Global shrimp catches are reported primarily in association with large industrial trawling, but they also occur through small-scale fishing, which plays a substantial role in traditional communities. We developed an Ecopath model in north-eastern Brazil, and applied a temporally dynamic model (Ecosim) to evaluate the potential effects of different fishing effort control policies and environmental changes on marine resources and ecosystem between 2015 to 2030 with a case study for small-scale shrimp fishing, novelty for tropical region. These scenarios included different management options related to fishing controls (changing effort and closed season) and environmental changes (primary production changes). Our findings indicate that it is possible to maintain the same level of landings with a controlled reduction of bottom trawlers activities, for example, close to 10 %, without compromising the ecosystem structure. This scenario provided better results than 3–4 months of closing the fishing season, which led to significant losses in catches of high market-value target species (white shrimp, Penaeus schmitti and pink shrimp, Penaeus subtilis). However, intense negative effects on biomass, catch and biodiversity indicators were reported in scenarios with decreasing primary production, from 2 %, reinforcing the need to simulate and project the possible impacts caused by environmental change. However, the control of bottom trawling activity may help to reduce, even at low levels, the highly adverse effects due to primary production reduction. The impacts of climate change in a near future on organisms and ecosystems is an imminent reality, and therefore the search for measures for mitigating and even minimizing these impacts is crucial.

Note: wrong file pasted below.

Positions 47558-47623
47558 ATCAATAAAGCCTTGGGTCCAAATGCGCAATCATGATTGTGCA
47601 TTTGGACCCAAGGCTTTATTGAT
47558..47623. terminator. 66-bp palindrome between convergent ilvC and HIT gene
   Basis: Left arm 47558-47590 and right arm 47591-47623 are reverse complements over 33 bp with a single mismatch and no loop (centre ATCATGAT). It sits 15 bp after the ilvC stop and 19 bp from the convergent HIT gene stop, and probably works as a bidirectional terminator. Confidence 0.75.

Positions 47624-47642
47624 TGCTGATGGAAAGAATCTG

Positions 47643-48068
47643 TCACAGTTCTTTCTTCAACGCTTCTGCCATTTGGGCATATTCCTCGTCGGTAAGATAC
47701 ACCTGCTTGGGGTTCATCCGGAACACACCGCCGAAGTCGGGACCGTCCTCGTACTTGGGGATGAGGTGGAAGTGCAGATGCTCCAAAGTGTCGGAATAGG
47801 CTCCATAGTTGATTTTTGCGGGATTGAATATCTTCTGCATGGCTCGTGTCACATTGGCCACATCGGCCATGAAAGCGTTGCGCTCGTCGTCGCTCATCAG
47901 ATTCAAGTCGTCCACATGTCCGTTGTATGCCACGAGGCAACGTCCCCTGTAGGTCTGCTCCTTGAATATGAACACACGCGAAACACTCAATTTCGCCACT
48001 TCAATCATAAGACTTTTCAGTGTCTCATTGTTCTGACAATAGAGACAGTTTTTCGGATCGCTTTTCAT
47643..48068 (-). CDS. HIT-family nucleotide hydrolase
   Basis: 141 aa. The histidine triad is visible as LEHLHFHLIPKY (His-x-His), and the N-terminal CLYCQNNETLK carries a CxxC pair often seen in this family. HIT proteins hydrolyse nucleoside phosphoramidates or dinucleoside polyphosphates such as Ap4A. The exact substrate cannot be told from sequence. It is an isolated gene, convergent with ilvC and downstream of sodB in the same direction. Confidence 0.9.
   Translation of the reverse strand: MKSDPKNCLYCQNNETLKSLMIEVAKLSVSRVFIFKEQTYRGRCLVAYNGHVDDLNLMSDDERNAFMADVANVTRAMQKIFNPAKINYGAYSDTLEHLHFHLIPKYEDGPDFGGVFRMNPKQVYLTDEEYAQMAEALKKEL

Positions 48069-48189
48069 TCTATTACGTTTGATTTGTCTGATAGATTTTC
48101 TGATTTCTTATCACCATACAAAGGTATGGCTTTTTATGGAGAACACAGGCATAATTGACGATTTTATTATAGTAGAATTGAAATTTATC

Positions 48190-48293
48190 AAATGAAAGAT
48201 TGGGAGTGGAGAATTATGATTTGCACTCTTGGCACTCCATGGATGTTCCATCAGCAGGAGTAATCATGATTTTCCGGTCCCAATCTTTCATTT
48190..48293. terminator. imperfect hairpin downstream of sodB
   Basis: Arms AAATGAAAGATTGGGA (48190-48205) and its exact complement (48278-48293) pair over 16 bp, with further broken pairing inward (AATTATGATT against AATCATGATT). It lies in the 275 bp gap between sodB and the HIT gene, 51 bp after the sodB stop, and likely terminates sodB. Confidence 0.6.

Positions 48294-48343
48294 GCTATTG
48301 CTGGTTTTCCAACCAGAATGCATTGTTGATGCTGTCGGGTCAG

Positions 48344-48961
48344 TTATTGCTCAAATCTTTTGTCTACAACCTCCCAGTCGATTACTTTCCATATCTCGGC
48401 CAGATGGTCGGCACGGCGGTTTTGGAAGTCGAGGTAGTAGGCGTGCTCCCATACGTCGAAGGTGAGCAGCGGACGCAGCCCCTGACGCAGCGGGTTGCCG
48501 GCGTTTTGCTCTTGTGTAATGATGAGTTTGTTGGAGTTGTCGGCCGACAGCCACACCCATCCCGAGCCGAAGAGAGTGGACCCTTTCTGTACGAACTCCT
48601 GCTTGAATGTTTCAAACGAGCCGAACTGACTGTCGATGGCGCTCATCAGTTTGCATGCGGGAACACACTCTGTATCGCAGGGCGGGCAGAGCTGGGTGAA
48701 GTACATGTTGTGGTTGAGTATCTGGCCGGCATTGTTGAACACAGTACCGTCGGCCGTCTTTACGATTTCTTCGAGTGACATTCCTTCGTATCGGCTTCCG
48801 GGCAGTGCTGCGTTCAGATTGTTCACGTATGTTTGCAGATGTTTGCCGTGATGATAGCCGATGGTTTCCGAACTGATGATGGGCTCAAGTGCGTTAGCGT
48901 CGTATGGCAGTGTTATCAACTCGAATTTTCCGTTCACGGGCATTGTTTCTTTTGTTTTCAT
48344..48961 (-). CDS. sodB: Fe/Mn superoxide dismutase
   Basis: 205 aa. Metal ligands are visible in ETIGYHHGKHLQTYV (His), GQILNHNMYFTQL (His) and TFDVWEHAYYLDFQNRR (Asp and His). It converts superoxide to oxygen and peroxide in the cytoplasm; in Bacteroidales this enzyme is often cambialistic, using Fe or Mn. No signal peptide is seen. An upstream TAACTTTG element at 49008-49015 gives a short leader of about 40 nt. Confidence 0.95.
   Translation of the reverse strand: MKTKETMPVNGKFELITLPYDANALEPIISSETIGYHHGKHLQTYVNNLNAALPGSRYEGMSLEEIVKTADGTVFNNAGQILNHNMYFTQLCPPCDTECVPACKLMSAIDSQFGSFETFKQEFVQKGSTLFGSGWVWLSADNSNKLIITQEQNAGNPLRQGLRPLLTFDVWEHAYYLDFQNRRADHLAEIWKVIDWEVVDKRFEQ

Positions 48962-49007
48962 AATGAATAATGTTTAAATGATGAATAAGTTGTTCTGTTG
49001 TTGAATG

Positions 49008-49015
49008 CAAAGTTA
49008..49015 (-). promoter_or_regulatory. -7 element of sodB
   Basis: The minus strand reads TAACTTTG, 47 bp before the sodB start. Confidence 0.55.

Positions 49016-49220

Lira A.S., Lucena-Frédou F., Le Loc’h F. 2021. How the fishing effort control and environmental changes affect the sustainability of a tropical shrimp small scale fishery. Fisheries Research, 235: 105824